Visit the And We Evolve Showroom in Port Richmond Philadelphia
 
T&T: Obviously, you have a love of fashion and clothes, is this a passion that became a business, or did you study fashion and merchandising?

LF: This is a passion that became a business. My prior career was as a freelance writer and speaker. I wrote about entrepreneurship, women’s issues, career happiness, and mental health, and I spoke at colleges about anxiety management for high-achievers. I also did a lot of marketing consulting for early stage startup companies.

LF cont: I’ve always had an interest in secondhand. I remember the first thing I ever bought secondhand, a black strapless dress from a thrift shop in the East Village. It was 2007--I was a junior in college--and the dress was $2. It was thrilling. I was hooked. I shopped secondhand as a hobby from then on, and I developed an interest in having a secondhand store or an “upcycled fashion” store after college. Around the age of 26, I stopped buying things new from stores, and built my wardrobe from vintage shops, secondhand stores, clothing swaps, and estate sales. I always wanted to start this company, but I was always waiting for the idea to gel in my head or waiting to feel ready. Realistically, I was never going to feel ready--I just needed to do it. Moving to Philadelphia, meeting my business partner Alisha, learning that Alisha also wanted to start a secondhand clothing company-- all these forces came together in a very motivating way.

T&T: Tell me about your partner and partnership

Alisha Ebling, co-proprietor of And We Evolve Vintage Clothing
LF: I co-own the company with Alisha Ebling, who is a writer / grantwriter and an ardent environmentalist: we met at a Girl Develop It class in June of 2017. (Thanks, Girl Develop It!)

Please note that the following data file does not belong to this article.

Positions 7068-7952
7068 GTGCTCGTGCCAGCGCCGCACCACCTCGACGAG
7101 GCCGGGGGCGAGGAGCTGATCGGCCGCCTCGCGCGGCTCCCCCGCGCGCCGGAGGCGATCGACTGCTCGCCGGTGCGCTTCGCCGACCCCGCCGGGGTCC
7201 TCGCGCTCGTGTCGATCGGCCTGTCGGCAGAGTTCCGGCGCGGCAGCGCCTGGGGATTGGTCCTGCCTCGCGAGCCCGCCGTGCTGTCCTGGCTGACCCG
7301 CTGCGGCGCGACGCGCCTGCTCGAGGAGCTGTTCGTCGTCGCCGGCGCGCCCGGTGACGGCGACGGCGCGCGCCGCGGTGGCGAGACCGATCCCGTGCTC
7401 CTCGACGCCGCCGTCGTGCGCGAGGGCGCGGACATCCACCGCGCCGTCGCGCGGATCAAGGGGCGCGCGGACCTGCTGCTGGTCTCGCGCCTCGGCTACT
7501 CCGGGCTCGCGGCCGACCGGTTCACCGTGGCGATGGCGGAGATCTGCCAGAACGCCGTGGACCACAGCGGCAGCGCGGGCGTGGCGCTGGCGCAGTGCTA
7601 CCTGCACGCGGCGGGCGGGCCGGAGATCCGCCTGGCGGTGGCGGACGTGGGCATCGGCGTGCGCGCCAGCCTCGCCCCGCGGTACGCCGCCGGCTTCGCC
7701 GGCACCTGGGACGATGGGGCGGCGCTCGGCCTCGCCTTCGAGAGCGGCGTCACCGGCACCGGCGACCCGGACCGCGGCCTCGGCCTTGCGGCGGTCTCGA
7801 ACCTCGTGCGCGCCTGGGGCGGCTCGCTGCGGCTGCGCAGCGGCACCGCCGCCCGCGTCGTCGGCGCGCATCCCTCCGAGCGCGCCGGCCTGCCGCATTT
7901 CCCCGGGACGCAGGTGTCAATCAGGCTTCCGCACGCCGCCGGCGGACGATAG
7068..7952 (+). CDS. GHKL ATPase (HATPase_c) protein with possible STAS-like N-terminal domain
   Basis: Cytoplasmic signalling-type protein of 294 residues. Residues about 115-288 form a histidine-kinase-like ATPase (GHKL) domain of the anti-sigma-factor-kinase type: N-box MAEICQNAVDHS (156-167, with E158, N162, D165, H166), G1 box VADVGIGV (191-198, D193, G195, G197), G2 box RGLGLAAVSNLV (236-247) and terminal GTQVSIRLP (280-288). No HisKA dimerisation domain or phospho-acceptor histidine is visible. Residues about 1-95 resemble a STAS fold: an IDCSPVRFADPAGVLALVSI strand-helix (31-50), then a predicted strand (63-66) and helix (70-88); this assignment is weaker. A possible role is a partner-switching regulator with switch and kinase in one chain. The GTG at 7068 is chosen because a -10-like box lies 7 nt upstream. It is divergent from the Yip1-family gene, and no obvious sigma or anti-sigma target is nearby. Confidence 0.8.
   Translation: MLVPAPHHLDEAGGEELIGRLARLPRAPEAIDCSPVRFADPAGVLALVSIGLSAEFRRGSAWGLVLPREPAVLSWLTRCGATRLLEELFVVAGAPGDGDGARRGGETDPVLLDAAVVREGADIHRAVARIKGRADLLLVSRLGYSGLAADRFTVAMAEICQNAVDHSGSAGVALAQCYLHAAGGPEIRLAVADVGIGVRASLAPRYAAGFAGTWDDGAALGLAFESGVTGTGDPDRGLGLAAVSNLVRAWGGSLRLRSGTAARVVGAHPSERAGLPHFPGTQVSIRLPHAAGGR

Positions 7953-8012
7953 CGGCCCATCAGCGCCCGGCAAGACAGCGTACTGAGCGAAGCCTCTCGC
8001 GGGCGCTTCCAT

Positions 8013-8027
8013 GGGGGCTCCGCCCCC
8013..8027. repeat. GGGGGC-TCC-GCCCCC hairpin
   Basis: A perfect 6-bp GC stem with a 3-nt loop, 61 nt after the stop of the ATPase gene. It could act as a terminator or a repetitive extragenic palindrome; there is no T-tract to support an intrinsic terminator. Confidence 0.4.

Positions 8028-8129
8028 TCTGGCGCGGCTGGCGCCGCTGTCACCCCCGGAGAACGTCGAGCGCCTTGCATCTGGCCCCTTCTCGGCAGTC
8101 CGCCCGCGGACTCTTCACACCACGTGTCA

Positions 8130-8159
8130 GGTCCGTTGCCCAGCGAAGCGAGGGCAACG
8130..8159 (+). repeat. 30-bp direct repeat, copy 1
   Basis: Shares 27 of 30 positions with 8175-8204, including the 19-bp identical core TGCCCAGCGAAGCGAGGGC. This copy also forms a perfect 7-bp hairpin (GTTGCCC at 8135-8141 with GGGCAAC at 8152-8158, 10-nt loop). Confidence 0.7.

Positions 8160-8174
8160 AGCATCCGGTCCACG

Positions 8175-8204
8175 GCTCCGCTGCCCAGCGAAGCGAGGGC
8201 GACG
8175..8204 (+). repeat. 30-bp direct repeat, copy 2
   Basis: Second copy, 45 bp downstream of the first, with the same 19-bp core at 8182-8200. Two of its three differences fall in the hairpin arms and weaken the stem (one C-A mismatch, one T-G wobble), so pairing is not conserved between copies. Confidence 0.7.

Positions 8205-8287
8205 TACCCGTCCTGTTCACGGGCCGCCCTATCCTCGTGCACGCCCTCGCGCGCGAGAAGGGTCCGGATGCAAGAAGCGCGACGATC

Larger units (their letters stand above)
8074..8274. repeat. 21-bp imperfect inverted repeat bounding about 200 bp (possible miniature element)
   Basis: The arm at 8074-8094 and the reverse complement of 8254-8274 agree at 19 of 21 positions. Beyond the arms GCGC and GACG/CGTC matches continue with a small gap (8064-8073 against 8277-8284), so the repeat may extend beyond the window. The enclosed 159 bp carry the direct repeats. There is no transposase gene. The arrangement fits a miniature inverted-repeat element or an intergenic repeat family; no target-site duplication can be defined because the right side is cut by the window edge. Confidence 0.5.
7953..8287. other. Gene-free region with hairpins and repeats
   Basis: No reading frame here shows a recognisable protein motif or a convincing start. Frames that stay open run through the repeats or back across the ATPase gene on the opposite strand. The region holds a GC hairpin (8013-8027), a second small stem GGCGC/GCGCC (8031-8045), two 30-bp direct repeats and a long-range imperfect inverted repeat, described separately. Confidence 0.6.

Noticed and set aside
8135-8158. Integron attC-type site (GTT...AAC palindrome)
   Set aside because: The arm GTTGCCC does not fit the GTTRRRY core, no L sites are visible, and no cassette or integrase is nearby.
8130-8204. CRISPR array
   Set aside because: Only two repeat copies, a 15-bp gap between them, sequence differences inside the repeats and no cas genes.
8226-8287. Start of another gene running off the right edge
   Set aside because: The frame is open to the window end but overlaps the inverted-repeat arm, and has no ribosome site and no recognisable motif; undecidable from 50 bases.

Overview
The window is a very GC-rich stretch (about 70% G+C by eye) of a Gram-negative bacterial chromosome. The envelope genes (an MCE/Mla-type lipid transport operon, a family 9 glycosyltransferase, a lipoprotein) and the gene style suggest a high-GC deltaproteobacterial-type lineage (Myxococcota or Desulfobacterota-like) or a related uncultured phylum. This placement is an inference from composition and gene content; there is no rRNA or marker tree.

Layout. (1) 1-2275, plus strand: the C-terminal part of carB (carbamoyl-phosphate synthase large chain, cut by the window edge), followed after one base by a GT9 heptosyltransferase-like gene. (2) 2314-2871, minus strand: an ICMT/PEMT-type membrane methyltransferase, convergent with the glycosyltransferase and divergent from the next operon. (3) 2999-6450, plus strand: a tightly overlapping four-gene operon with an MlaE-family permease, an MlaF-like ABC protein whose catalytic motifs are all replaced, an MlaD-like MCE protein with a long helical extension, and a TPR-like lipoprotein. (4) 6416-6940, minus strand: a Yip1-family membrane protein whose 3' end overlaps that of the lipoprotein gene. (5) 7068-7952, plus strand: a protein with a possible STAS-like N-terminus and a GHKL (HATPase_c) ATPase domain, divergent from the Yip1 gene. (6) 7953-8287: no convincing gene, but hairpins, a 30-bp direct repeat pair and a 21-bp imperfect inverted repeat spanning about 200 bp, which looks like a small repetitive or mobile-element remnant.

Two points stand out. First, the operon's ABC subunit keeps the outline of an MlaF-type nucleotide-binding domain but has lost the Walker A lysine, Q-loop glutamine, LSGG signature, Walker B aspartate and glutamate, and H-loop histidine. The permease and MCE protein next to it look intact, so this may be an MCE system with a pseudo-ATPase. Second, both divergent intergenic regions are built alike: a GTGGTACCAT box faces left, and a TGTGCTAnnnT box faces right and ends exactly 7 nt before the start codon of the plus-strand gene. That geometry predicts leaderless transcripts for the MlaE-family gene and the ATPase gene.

LF cont : If I’ve learned anything so far from And We Evolve, it’s about how important the buddy system is. In our careers, we’re generally charting our path on our own. As a freelancer and self-employed person, I worked pretty independently and made virtually all the choices around my work on my own. I can’t overstate how valuable and comforting it is to have a partner. You have someone to bounce around ideas, you have an accountability partner, and you have someone by your side during all the peaks and valleys of entrepreneurship.

Alisha is very well educated on how damaging fashion production is to the planet. She’s also one of those people who is extremely passionate about a topic and has a distinct viewpoint, but she speaks about environmentalism in a way that is so gentle and articulate and fact-based, you’re leaning in and ready to agree with her, without her telling you about any of the gory stuff that’s happening to our planet or to the meat we eat. - And We Evolve can be a stepping stone for women weaning themselves off of fast fashion. If someone learns about what goes on behind the scenes at H&M, or Zara, or really any major apparel company, and they want to stop shopping at those stores and creating demand for these retailers’ products, we’re here. Our message around fast fashion is: Wear revolved clothes so there is less of a need for retailers to make new clothes. It’s okay to wear Zara and H&M-- as long as it’s recycled Zara. As your budget allows, start to incorporate sustainably and ethically-made pieces into your wardrobe. Or, just keep shopping revolved, or supplementing your wardrobe with revolved pieces. 

And We Evolve vintage clothing membership

T&T: Tell me more about the social & female empowerment aspect of And We Evolve

LF : Together, Alisha and I have a very strong position on empowering women. We want to help women be intentional around how they show up in the world. Some women express themselves through their clothes. Some women express how they want to feel through their clothes. Some women want to feel better about themselves, and they use clothes as a tool to raise their vibration. Or, if someone doesn’t really care about their clothes or their “look,” they can be intentional in the sense that they can make socially-conscious, informed decisions about where they shop.